Porcini / penny bun / Cep (Boletus edulis) Identification

Porcini / Summer / Autumn / Edible

How to Identify The Porcini

Scientific Name:

Boletus edulis 


Family:

Boletaceae


Also known as:

Cep, Penny Bun, king mushroom 


Habitat:

The temperate woodlands across Europe, including Britain, from Scandanavia south and east to Spain, right across Eurasia and China. Closely related species are found in North America, and Boletus Edulis has also been found in parks in New Zealand, probably introduced along with european trees. It likes established woodland, growing mycorhizal relationships with particularly oak, beech and pine species.


Description:

Boletus Edulis is a very chunky mushroom, with a spongy pore surface under the cap, growin to 8-30 cm across and 10-30cm tall.


Identifying Features of the Porcini:

Cap

The cap is a medium brown, 8-30cm across, looking a bit like like a bread roll, hence the English name Penny Bun. It should be smooth, with a white line around the edge. *if the cap has any scales or roughness in texture, its not a porcini.

Holger Krisp, CC BY 3.0 <https://creativecommons.org/licenses/by/3.0>, via Wikimedia Commons

Stem

Stem  – creamy white, usually very bulbous and often wider than the cap in young mushrooms. The surefire feature to look for is a slightly raised white-on-brown net pattern, called reticulation,around the upper half. If the reticulation is brown on white, you might have found a Bitter Bolete instead – but don’t worry, these aren’t dangerous , they just don’t taste very nice! 

If you cut into the mushroom, it should be cream all the way through, with white to yellowish tubes in the spongy section. *If theres any red or blue staining, its definitely not a porcini and might cause an upset stomach. Looks cool though! You won’t come to harm just by touching it and having a closer look.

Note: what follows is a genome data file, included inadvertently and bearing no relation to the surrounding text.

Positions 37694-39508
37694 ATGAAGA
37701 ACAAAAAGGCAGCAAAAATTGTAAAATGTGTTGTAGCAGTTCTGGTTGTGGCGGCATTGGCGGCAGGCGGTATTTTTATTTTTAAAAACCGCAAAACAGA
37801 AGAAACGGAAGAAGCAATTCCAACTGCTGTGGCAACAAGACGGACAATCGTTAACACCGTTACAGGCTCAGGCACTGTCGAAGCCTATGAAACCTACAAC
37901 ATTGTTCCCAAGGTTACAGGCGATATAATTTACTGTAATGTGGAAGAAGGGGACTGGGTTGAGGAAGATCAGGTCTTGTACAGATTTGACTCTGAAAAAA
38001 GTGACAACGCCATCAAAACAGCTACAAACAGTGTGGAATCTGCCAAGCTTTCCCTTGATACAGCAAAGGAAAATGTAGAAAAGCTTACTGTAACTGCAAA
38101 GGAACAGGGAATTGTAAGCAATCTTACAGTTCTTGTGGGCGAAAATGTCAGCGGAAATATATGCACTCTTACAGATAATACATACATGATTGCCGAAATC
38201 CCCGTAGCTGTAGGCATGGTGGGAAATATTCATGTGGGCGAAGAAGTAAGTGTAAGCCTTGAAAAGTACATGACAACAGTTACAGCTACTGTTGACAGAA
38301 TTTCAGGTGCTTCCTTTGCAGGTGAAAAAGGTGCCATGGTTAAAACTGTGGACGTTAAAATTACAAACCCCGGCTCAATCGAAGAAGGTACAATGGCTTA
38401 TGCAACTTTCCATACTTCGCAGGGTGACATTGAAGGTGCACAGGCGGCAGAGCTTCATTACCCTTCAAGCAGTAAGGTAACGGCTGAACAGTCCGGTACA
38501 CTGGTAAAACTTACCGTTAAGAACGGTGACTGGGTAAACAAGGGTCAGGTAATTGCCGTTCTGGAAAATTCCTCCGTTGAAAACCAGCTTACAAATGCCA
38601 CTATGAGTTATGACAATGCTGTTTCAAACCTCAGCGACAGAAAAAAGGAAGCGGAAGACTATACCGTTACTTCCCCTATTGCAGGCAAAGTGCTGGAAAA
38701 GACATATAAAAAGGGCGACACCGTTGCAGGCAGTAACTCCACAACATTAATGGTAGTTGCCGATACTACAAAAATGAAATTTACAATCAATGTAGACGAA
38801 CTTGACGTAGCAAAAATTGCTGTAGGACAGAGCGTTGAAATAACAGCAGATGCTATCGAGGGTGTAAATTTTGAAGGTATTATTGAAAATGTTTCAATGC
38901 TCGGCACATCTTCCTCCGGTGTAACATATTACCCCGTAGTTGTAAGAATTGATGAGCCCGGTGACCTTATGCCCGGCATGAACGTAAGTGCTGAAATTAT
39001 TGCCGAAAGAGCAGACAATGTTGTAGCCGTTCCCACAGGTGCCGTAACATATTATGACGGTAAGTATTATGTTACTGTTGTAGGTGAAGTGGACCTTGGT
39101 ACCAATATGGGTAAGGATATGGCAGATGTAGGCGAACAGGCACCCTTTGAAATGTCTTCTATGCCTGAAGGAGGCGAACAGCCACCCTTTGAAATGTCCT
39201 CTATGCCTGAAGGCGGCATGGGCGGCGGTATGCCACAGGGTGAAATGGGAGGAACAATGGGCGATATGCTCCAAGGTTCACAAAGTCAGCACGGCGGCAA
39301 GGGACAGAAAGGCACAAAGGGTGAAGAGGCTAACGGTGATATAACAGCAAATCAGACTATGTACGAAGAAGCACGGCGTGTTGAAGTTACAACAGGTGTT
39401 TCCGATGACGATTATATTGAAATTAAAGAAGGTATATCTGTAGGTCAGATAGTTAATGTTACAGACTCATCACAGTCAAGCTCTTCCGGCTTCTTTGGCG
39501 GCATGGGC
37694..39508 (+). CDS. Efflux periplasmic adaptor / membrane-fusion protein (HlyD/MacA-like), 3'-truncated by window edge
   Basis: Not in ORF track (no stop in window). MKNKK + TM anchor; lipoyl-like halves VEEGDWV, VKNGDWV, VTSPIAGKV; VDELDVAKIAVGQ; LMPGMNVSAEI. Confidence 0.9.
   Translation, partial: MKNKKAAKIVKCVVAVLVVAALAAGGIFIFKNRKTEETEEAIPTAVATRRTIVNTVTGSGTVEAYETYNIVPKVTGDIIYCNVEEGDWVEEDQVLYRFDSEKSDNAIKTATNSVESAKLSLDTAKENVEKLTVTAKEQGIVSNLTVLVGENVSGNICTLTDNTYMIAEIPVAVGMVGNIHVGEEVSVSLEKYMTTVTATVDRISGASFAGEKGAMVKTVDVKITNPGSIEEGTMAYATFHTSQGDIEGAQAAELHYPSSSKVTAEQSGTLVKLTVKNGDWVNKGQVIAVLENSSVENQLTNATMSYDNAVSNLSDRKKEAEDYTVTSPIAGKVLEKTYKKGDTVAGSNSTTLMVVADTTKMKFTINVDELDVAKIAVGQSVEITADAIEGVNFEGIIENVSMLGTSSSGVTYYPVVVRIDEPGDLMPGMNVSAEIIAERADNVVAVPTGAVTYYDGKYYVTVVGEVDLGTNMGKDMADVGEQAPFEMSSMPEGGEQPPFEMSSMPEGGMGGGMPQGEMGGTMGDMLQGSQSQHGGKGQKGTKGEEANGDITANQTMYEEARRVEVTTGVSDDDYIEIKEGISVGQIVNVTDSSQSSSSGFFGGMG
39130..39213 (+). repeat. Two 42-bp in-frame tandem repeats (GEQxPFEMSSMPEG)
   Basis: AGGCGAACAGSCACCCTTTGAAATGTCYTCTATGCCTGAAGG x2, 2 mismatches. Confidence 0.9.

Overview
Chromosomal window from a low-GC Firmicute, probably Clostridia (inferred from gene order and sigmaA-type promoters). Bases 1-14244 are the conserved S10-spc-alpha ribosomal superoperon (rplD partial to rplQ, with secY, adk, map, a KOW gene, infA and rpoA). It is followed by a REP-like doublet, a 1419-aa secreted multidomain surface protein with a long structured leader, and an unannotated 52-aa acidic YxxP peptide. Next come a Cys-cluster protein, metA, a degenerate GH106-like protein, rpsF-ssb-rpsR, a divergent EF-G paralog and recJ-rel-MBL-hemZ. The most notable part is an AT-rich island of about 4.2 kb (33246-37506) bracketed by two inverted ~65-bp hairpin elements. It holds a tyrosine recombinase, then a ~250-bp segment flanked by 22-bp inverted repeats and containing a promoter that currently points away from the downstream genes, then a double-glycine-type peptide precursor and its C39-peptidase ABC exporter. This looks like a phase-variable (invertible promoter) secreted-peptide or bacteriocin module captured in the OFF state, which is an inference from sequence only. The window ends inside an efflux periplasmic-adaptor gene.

Paul van de Velde from Netherlands, CC BY 2.0 <https://creativecommons.org/licenses/by/2.0>, via Wikimedia Commons
Ernie, Public domain, via Wikimedia Commons

Gills

Underneath looks like a sponge, with hundreds of tiny pores. These are white in young specimens, turning greenish-yellow as the mushroom matures. *If the mushroom has gills like a supermarket mushroom rather than these spongy pores, its no bolete and you’re looking at the wrong family all together. Still interesting, but not a Porcini

*The crucial features here are that along with the spongy pores under the cap, edible boletes have no ring on the stem. so if you see one, or it looks like the mushroom has emerged from a bag or egg structure, best leave it be.


Smell

Smell – pleasant, savoury mushroom smell. Sometimes you can catch the scent even before you see them! They give this extra flavour and scent to anything you cook with them


Spores

Olive Brown


Uses

In food  – they taste amazing! It has a strong mushroom flavour with undertones of nuttiness; it can simply make a simple dish like a risotto or pasta something Extra. They can be dried for longer storage, which intensifies the flavour


Medicine

While studies have found extracts of porcini to have some anti-inflammatory and cancer cell killing effects in the lab, these haven’t yet been developed into effective medicines. The main use is simply its nutritional value – like many mushrooms it is a good source of protein, minerals and B vitamins. 


Known hazards

None known.


Harvesting

Appears in late summer, often after a drop in temperature or rain after a heatwave. look for them Auguat- November


Potential lookalikes

As mentioned above, these are most often confused with the Bitter Bolete, Tylopilus felleus. These aren’t dangerous, but taste awful! other brown boletes such as Pine Bolete boletus pinophilus, Dark Cep Boletus aureus, or Summer cep Boletus reticulatus are also similar, but much nicer to eat. As long as you avoid any bolete that has red or blue staining on it, the potential lookalikes are all safe. 

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